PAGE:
Store layout

The goal of store layout design is to optimize your store‘s functions and achieve maximum efficiency and space utilization.
A store is typically divided into areas to support your everyday processes. These areas include: reserve storage, forward pick, cross docking, shipping, receiving, assembly/special handling lines, and quality/inspection area.

Designing a new facility starts with analyzing your current and projected data on the activities in each of these areas, including the receiving, shipping and inventory levels. This data should be supported by other considerations such as process flows, material handling equipment, type and styles of racking equipment, special handling requirements, and personnel. When considering the layout and operation of any store, there are fundamental principles that embody a general philosophy of good practice. The principles are:

1) Using the most suitable unit load
2) Making the best use of space
3) Minimizing movement
4) Controlling movement and location
5) Providing safe, secure and environmentally sound conditions
6) Maintaining at minimum overall operating cost

Successful store layouts must adhere to the principles, regardless of material being stored to:

  • maximize the use of space
  • maximize the use of equipment
  • maximize the use of labor
  • maximize accessibility to all items
  • and maximize protection of all items

Although the objectives of store layout and operation are easily recognized, store layout problems are often complicated by large varieties of products needing storage, varying areas of required storage space and drastic fluctuations in product demand. Therefore, an effective layout design of the store is required to address these problems and accomplish the objectives.

Factors to consider when planning layout:

  • A section adjacent to the store room should be reserved for the receipt of material and or their inspection before storage.
  • Store layout should be planned, such that it provides easy receipt, storage and issuance of material, preferably near to the point of use.
  • Store room layout should minimize handling and transportation of materials.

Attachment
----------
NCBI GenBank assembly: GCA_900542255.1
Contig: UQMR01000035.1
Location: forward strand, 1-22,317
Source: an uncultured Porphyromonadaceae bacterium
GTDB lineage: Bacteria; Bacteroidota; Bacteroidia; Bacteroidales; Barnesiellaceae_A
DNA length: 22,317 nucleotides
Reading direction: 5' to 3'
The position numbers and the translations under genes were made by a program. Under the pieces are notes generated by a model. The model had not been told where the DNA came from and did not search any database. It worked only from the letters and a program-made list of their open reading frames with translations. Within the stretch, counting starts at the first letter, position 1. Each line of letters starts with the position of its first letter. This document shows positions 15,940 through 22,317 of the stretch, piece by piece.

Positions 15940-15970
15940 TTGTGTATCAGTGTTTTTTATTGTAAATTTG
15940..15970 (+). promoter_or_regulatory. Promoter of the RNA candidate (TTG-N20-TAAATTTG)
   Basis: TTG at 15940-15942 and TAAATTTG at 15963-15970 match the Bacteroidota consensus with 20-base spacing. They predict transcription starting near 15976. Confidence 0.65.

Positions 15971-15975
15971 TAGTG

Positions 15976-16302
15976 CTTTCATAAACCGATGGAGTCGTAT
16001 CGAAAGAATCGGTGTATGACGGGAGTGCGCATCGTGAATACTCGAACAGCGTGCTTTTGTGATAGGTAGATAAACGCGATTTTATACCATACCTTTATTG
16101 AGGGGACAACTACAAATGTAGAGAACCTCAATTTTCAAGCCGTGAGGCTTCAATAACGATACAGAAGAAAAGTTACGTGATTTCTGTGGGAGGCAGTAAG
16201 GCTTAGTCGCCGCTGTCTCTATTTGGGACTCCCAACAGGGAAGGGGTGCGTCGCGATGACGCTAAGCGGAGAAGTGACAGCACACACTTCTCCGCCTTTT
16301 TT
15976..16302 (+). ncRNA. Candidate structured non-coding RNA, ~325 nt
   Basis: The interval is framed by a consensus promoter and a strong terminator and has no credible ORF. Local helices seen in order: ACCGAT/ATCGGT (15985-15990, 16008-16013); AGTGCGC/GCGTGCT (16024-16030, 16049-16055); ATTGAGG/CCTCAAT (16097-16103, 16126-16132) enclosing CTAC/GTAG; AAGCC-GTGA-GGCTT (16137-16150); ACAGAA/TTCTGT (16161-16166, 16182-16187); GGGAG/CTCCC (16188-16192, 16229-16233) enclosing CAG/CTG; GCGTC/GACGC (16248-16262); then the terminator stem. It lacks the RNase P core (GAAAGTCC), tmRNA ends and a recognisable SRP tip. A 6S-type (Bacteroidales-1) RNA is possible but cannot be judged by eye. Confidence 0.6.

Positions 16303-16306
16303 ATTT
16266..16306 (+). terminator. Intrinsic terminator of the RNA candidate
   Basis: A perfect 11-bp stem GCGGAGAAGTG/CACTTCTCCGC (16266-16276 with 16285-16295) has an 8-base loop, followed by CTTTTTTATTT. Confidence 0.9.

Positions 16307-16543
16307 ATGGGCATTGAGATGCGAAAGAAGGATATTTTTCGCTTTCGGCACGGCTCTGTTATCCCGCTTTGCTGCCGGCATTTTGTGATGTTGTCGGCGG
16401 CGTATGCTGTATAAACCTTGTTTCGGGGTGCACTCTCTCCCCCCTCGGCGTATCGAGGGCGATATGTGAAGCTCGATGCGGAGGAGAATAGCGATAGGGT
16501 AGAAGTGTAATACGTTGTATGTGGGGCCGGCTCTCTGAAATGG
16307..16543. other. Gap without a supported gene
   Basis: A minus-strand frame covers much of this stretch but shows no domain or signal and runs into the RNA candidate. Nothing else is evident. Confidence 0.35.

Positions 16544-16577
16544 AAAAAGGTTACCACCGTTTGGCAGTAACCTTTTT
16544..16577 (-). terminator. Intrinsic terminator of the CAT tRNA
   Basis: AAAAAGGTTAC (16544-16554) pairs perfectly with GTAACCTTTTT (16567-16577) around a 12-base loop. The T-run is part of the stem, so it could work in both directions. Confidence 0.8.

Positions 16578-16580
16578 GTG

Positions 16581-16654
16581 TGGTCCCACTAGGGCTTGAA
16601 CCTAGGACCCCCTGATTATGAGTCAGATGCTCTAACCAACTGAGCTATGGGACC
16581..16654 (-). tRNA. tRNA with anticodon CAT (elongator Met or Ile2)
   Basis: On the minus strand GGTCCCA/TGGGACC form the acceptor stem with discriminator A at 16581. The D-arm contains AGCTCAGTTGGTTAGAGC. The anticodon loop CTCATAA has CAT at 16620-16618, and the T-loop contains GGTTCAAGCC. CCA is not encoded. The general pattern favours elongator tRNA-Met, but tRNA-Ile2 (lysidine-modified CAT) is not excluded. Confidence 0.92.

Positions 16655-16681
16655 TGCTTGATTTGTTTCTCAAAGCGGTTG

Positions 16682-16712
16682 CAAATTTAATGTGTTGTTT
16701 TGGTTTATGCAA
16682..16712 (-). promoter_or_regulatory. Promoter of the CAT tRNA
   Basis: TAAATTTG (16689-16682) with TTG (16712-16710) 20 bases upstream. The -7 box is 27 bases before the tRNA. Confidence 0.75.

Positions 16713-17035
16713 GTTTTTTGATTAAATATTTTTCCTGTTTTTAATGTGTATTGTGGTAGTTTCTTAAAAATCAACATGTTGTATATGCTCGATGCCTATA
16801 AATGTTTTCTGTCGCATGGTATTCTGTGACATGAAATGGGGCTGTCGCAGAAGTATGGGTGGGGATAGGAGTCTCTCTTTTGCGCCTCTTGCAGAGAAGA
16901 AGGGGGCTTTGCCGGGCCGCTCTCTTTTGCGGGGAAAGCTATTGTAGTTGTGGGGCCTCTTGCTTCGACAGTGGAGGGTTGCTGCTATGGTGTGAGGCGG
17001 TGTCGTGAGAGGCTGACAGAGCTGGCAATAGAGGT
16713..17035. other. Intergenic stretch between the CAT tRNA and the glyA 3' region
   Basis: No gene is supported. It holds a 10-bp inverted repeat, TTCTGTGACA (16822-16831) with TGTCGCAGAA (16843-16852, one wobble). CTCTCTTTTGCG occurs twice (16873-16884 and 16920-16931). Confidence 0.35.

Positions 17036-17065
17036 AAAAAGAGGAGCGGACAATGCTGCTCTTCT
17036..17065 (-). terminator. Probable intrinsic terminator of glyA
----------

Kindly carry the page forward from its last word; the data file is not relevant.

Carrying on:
• An ideal store room layout makes optimum utilization of the floor space and height.
  • The shelves, racks, bins etc. should be situated in clearly defined lanes, so that the items are quickly stored and located for physical counting and issuing.
  • The main lanes or aisles should usually be between 1.5 and 3 meters wide depending upon the type of material and the amount of traffic involved.
  • Storage spaces should be clearly marked to ensure easy and quick identification.
  • Obstructions such as partitions, poles, staircases should be as far as possible eliminated or reduced.
  • The storage space must be adequately protected against waste, damage, deterioration and pilferage.
  • A place for storing the material should be decided depending on the material characteristics.
  • Store layout that allows for efficient operations, it makes use of modern material handling equipment such as forklift, truck, conveyers etc.
  • Store lay out should be such that the store keeper is not compelled to put the newly arrived material on the top of the old. As a roll, all the old stock be concerned first before using the new one.
  • Due space (20-25%) must be left in each section of store room to allow for expansion.
  • The stores racking should not prevent the normal movement of air and temperature. The height of the rooms should be such as to give a reasonable air space.
  • In vertical stacking, the load should not touch the ceiling; otherwise it becomes a hindrance to firefighting.
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